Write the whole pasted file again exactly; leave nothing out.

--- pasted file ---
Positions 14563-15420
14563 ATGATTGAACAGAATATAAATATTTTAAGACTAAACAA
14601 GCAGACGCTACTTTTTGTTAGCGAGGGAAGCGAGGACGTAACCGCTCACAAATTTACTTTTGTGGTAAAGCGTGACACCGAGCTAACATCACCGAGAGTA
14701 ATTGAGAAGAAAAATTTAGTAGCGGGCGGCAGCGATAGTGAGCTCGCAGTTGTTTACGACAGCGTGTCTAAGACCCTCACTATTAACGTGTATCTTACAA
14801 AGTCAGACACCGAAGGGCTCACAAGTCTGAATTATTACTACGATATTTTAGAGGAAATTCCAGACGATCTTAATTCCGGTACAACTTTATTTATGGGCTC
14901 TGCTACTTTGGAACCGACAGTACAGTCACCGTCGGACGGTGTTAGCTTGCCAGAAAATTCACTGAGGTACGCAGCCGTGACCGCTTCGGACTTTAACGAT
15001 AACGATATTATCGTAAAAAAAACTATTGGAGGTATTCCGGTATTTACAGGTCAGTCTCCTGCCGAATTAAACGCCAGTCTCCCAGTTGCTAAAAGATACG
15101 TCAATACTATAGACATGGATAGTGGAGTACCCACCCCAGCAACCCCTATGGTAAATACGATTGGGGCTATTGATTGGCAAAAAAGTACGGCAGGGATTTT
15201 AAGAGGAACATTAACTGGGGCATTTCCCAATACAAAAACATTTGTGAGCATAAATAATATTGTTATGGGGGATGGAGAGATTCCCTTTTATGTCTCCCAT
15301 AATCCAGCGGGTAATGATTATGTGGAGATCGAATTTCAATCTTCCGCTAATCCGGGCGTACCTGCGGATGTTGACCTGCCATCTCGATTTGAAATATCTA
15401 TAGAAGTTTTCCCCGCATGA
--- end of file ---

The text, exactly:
Positions 14563-15420
14563 ATGATTGAACAGAATATAAATATTTTAAGACTAAACAA
14601 GCAGACGCTACTTTTTGTTAGCGAGGGAAGCGAGGACGTAACCGCTCACAAATTTACTTTTGTGGTAAAGCGTGACACCGAGCTAACATCACCGAGAGTA
14701 ATTGAGAAGAAAAATTTAGTAGCGGGCGGCAGCGATAGTGAGCTCGCAGTTGTTTACGACAGCGTGTCTAAGACCCTCACTATTAACGTGTATCTTACAA
14801 AGTCAGACACCGAAGGGCTCACAAGTCTGAATTATTACTACGATATTTTAGAGGAAATTCCAGACGATCTTAATTCCGGTACAACTTTATTTATGGGCTC
14901 TGCTACTTTGGAACCGACAGTACAGTCACCGTCGGACGGTGTTAGCTTGCCAGAAAATTCACTGAGGTACGCAGCCGTGACCGCTTCGGACTTTAACGAT
15001 AACGATATTATCGTAAAAAAAACTATTGGAGGTATTCCGGTATTTACAGGTCAGTCTCCTGCCGAATTAAACGCCAGTCTCCCAGTTGCTAAAAGATACG
15101 TCAATACTATAGACATGGATAGTGGAGTACCCACCCCAGCAACCCCTATGGTAAATACGATTGGGGCTATTGATTGGCAAAAAAGTACGGCAGGGATTTT
15201 AAGAGGAACATTAACTGGGGCATTTCCCAATACAAAAACATTTGTGAGCATAAATAATATTGTTATGGGGGATGGAGAGATTCCCTTTTATGTCTCCCAT
15301 AATCCAGCGGGTAATGATTATGTGGAGATCGAATTTCAATCTTCCGCTAATCCGGGCGTACCTGCGGATGTTGACCTGCCATCTCGATTTGAAATATCTA
15401 TAGAAGTTTTCCCCGCATGA